Six hounds checked out this Malaysian restaurant last night. We went with low expectations and were pleasantly surprised with an extremely pleasant meal. Golden Leaf has been open for about 6 months and its worth the trip. Its located in Chinatown, on Hudson Street - next door to Ginza and across the street from Wings Kitchen. As one hound stated, if he never went back to Penang or Aneka Resa for Malaysian and only ate at Golden Leaf, he would be fine with that.
Short summary: appetizers were amazing. Main courses were very good and desserts were poor.
Décor: Lovely room. This used to be Lei Jing restaurant. A totally forgettable restaurant whose only point of interest is the building it was located in. Back in the day, this building was the center of the Chinatown community. Then the Southeast Expressway was built and the building got cut in half (literally). Kneeland Street now forever separates the business and residential sections of Chinatown. Back to GL. The room was on the smallish side. There was also an upstairs. The wooden floor was slightly raised with glass inlays. You could look down into the floor to see rocks underneath the floorboards. There was also a mural of the sea along the back wall. The rectangular tables were glass with delicate leaf etchings. While these tables were pretty to look at, they were really annoying to be seated at. They had these poorly placed table legs as well as a lower shelf. Every few minutes, I would bang my leg into the table, jostling it. Personally, I prefer round tables. Also, the plates were too small. Very pretty but not serviceable. We all wanted to pile the food on our plates, which just wasn't possible. But, the staff graciously changed the plates in between courses.
Appetizers: Its worth coming here for appetizers alone. We had:
Roti Canai superior to Penangs version. The pancake was slightly greasier than Penangs version. However, it was much lighter. And, the grease wasnt a bad thing. Furthermore, the sauce had more depth and complexity to it. This sauce was finger lickin good.
House Special Fried Tofu this dish was outstanding. Deep fried tofu. Crispy on the outside while the inside was soft and creamy. Mouth melting tofu. The outside had a very light crust. Its hard to describe. Different from tempura, lighter but with a discernable crunch.
Otak-Otak Malay style BBQ Fishcake an Asian version of a tamale. Again, absolutely scrumptious. Think about a fishball log. There was a subtle flavor of lemongrass infused within and chunks of shrimp throughout the fish cake. It was wrapped in a pandan leaf (I think).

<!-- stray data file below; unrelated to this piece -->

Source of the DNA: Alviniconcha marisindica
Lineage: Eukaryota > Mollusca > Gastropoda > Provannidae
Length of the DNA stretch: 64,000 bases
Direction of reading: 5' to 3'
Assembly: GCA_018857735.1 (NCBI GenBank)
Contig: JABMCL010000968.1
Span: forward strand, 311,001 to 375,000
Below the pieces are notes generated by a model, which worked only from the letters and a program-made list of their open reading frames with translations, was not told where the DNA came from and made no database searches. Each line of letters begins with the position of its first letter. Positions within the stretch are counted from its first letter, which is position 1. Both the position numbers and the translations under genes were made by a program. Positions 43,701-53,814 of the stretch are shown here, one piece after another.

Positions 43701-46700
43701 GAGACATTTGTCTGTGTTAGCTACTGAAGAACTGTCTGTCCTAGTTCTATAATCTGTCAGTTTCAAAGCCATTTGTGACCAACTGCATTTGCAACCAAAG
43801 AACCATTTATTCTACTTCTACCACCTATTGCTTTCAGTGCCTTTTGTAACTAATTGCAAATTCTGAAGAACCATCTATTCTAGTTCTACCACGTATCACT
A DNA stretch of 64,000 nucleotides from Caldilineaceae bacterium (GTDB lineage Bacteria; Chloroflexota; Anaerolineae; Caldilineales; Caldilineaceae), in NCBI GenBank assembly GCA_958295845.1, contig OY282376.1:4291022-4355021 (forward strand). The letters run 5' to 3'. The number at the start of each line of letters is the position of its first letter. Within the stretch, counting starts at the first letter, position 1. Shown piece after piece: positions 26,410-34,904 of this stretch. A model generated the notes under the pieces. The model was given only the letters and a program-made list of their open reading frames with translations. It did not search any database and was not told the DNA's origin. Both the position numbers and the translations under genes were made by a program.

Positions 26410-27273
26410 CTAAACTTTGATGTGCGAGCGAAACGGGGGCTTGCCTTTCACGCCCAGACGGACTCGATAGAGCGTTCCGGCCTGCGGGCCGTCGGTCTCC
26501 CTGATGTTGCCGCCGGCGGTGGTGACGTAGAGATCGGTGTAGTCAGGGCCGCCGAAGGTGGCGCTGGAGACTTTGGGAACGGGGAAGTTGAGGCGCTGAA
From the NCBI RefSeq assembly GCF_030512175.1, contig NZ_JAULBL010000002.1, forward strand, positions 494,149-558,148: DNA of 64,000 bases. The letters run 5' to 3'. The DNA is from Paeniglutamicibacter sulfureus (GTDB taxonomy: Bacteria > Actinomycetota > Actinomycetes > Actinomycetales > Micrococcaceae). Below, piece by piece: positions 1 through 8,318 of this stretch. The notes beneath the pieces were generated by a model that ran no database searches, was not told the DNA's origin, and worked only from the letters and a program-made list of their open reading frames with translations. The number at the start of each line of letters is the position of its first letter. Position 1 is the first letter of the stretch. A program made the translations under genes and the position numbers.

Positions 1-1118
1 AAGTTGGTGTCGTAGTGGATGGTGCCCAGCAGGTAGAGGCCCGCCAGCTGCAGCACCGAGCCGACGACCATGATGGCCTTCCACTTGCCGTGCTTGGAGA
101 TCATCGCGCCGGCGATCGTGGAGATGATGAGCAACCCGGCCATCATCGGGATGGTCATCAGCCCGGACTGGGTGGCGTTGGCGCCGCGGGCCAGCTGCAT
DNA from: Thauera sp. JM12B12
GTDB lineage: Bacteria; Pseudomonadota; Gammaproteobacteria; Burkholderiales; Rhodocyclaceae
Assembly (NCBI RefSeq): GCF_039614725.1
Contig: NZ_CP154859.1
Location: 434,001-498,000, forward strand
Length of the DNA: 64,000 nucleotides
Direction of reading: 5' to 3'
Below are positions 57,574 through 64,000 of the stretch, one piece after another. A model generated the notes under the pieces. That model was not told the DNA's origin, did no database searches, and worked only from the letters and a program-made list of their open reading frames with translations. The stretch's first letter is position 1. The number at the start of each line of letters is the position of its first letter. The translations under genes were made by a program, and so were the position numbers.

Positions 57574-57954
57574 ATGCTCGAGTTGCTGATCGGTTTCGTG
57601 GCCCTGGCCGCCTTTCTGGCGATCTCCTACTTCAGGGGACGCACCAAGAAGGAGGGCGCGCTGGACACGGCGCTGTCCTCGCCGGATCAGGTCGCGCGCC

Fried Anchovy this was good. It was addicting. But, if I didnt get it again, that would be ok too. The chef has a delicate hand with the fryer. Light crispy crust. Not much anchovy taste to it. But, tasty pieces of fried dough.
Charcoal Grilled Whole Calamari forgettable. Nothing special. A shame, I had high expectations. The squid was cooked perfectly, not chewy. However, there was no flavor to it.
Malaysian Style Stir Fried Radish Cake delicious. Cubes of radish, similar to fried turnip cakes in Chinese restaurants. However, these cubes were much smaller, about an inch, with bean sprouts and a bean sauce. There was a spicy after bite to it.
The tofu, fishcake, anchovies had the same spicy sweet sauce. I would have preferred a bit more heat to the sauce. The host obligingly provided us with additional hot sauce.
Entrees: - This menu could be explored in much greater depth.
Salty Fish with Tofu and Chicken this dish started off as a disappointment. The pieces of chicken were overcooked and there were no discernable pieces of salty fish. But, after an inquiry, the host pointed out the minute pieces of fish. But, the tofu and sauce were fantastic. As the night went on, the tofu became infused with the lovely salty, soy taste. And, the tofu, again, was the light creamy and mouth melting stuff. Next time, I would ask them not to put the chicken in. It just got in the way.
Beef Rendang Very tender cubes of beef in a curry sauce. It had a nice flavor, but some hounds commented that they liked the dry sauce as Dok Bua better than this version. This version was superior to Penangs though.
Chow Kueh Teow noodle dish that hit the spot. The pieces of squid were perfectly cooked and carried the flavors nicely. Unlike other versions, these noodles were skinny so that they were easier to eat. And, this version was not swimming in grease.
Golden Leaf ice or something like that their version of ABC ice. The syrup with the ice tasted like maple syrup but the jelly, beans, etc, had no real taste.
Fried peanuts with dough essentially, it was a flattened version of roti canai with chopped up peanuts in it. Dry and not good. It needed a scoop of ice cream or something.
Black rice and red bean soup again, this dish was very bland.
I wish we could have tried more entrees, but the appetizer menu had too many tantalizing choices. The kitchen was downstairs. What a pain for the staff. Next to the kitchen was a big tank of fresh fish. That is on the must try list.
The service was extremely gracious and accommodating. The place was very empty, which was a shame. The quality of food was very high and this place deserves to be hopping with food lovers. For 6 of us, the bill came to $240 including tip. Food alone was only $100 and the rest, well, that went towards liquid sustenance. So, if you want Malaysian in Chinatown, this is the place to go.
20 Hudson Street
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